Interoperability and intraoperability
There will be occasions when breathing apparatus wearers are required to work alongside teams from other fire and rescue services and with personnel from other emergency services.
The BA command and control procedures of fire and rescue authorities should provide a common framework for safe and effective systems of work when working with other emergency services and, where necessary, other public, private and commercial fire and rescue organisations.
Fire and rescue services should review the effectiveness of cross-border arrangements with neighbouring services and outline these in their risk management plans.
BA entry control procedures between neighbouring fire and rescue services
Subject to prior arrangement, planning, exercising and validation of arrangements between fire and rescue services, BA teams may work together where:
- Methods for identifying BA entry control points are compatible
- BA wearers from different fire and rescue services are wearing the same specification BA equipment and follow the same procedures
- BA wearers ensure that the person responsible for the BA entry control point is fully informed of their maximum cylinder capacity and duration, to ensure the correct duration table is used to plan the time of whistle or low pressure warning device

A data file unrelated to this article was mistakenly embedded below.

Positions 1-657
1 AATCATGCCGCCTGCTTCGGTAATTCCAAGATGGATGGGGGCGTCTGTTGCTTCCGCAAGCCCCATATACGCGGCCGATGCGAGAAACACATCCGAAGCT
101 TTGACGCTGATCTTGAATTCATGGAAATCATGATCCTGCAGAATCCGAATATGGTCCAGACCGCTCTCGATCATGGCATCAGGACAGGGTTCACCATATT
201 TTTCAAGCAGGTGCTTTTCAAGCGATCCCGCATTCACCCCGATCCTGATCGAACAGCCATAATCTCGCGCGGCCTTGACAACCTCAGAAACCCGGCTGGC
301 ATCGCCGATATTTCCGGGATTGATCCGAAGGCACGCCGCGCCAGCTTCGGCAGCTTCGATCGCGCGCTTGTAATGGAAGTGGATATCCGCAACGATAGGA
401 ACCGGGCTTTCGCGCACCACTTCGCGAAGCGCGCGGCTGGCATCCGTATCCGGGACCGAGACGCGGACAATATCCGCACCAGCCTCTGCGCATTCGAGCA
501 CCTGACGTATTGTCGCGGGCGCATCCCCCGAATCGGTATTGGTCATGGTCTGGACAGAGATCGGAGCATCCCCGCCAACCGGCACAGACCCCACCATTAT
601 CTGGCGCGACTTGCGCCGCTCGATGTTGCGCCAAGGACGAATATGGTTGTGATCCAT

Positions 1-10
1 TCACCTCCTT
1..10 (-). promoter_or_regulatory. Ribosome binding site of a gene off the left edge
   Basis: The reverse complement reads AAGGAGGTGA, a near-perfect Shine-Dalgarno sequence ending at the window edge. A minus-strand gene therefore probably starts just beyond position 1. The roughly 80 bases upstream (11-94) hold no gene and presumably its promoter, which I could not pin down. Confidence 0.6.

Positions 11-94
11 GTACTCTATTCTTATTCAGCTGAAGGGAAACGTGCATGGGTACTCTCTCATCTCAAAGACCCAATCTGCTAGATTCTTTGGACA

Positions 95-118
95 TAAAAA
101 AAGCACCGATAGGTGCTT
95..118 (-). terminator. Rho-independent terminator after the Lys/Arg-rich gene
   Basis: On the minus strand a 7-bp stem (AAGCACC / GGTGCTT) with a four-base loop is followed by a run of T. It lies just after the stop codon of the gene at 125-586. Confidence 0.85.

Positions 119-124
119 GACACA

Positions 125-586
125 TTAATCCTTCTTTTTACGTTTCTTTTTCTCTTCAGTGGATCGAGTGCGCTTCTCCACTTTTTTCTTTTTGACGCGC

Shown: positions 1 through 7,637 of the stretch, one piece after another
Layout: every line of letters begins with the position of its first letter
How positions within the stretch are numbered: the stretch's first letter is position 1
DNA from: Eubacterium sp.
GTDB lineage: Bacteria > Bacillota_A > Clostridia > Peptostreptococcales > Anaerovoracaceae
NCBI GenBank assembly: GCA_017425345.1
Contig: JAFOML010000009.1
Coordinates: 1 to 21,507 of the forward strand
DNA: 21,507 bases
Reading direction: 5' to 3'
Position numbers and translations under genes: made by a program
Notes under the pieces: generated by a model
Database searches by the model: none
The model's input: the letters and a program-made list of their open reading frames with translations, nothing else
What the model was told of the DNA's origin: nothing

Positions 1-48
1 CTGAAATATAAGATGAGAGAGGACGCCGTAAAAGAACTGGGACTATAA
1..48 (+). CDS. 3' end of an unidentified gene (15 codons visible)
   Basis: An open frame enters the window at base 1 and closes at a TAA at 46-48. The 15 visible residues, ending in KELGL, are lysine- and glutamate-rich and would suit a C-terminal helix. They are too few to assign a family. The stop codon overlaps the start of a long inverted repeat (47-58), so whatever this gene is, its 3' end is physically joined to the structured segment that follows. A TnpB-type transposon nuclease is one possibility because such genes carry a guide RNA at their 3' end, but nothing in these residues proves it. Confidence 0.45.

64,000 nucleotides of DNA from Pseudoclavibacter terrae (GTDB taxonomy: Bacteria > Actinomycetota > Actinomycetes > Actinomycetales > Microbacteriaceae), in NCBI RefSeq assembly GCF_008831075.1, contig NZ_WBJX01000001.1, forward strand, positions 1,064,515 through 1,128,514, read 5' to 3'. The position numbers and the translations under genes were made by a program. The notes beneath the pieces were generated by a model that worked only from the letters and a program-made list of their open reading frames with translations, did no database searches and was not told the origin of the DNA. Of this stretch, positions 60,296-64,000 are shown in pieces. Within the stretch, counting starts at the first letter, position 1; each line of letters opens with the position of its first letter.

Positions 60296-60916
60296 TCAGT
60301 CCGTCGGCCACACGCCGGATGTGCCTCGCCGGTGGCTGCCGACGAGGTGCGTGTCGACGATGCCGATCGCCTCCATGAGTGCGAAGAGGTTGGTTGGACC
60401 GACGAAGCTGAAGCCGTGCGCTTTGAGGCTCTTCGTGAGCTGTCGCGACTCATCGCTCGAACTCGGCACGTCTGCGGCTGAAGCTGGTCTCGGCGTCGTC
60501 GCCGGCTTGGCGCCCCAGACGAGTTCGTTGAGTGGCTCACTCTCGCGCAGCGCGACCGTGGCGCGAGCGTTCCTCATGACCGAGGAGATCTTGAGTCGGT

- Radio communications are compatible between all BA wearers in a BA team and the BA entry control point, and at least between the BA team leader and the BA entry control point
BA wearers from neighbouring fire and rescue services using the same specification BA sets and associated equipment may insert their BA tallies (where used) into each other’s BA entry control boards at an incident.
Working with other emergency services
In each police service, some units are trained to use respiratory protective equipment, including breathing apparatus, for specific specialist roles.
Fire and rescue services should comply with appropriate locally agreed protocols for safe systems of work based on this guidance and developed for interoperability with the police service.
Ambulance specialist response teams are trained to use respiratory protective equipment, including breathing apparatus. They may work alongside the fire and rescue service and the police service within the inner cordon of an incident and provide medical support to casualties.
Fire and rescue services should comply with appropriate locally agreed protocols for safe systems of work based on this guidance and developed for interoperability with the ambulance service.